The Browne Sisters
& George Cavanaugh,
Bringing Down the House
(self-produced, 2000)

The Browne Sisters and George Cavanaugh bring exquisite harmonies and sparkling energy to Bringing Down the House, recorded live in December 1999 for what is described as the "Bob Burns' crowd."

The band is a trio of sisters -- Diane Browne (vocals), Pamela Browne (vocals) and Laura Browne (vocals and bodhran) -- and their cousin George Cavanaugh (vocals and acoustic guitar). On this CD, they are supported by John Allan (acoustic and electric guitars), Mark Romano (mandolin and acoustic guitar) and Dave Chamberlin (bass).

The tracks are a mixture of traditional songs and covers, and the sisters provide remarkable harmonies either as the main vocals or providing backup harmony. Cavanaugh's voice is deep and vibrant and rich, with a thrilling timbre that provides a balancing contrast to the women's voices.

They launch into the CD with "Alisdair Mhic Colla," a traditional "waulking" song which they sing with crisp verve, each sister taking a turn as the leader. Cavanaugh takes over for Ralph McTell's "From Clare to Here," a poignant song about living far from home.

"Four Green Fields" by Tommy Makem is the first time the sisters really show off their shimmering harmonies, weaving their varied voices into a tapestry of sound. Other songs they sing by themselves include "Old Woman (Weave and Mend)," a haunting song based on a poem by Anne Cameron, "The Four Mairis," "Loving Hannah" and "Misty Moisty Morning." They also provide a sample of Hebridean mouth music in "Siuthad A'Bhalachibh/Hi Ho Somhairle" and rescue "Danny Boy" from its traditionally sentimental swamp. (Any band who can move me to listen to "Danny Boy" without my fingers in my ears is all right with me.)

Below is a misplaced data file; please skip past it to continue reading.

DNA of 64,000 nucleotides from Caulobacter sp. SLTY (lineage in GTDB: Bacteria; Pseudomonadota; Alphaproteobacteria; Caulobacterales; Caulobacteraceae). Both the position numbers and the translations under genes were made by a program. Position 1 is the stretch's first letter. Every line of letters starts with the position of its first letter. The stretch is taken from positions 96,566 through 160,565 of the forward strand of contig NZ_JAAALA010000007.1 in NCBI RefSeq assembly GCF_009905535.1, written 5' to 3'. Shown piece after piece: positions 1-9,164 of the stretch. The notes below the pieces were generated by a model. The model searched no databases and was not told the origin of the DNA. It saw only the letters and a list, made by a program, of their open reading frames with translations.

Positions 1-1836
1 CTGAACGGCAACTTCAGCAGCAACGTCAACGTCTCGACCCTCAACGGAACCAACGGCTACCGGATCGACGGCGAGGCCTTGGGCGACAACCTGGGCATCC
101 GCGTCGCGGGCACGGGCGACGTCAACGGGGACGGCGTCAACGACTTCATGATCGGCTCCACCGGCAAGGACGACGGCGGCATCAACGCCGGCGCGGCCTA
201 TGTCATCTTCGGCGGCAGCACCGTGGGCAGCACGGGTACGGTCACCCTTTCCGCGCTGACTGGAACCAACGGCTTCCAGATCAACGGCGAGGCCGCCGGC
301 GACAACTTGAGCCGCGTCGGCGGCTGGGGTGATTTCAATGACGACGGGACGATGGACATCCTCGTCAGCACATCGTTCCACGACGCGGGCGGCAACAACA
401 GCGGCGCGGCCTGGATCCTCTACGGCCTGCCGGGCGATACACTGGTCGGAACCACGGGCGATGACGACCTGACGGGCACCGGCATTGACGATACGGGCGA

Cavanaugh's versatile and powerful voice takes on an edge for "The Black and Tan" and "Back Home in Derry" but mellows out for "Wild Mountain Thyme." There is exuberance in both "Drunken Sailor" and Barry Moore's (a.k.a. Luka Bloom's) "You Couldn't have Come at a Better Time," and the latter is laced throughout with the "Kesh Jig." The bright, clean-sounding accompaniment supports the vocals perfectly.

The between-song chat is limited to a pleased and sometimes surprised-sounding "Thank you!" from one of the sisters in response to the enthusiastic crowd. Once in a while, you hear a delighted giggle, and it's obvious that everyone is having a wonderful time.

From the start to the finish -- a cover of Clannad's eerie "The Poison Glen" -- it is clear that everyone performing here loves what s/he's doing and does it well. Their enthusiasm and energy are infectious, and it won't be long before you're singing along and Bringing Down the House yourself.

[ by Donna Scanlon ]
Rambles: 10 November 2001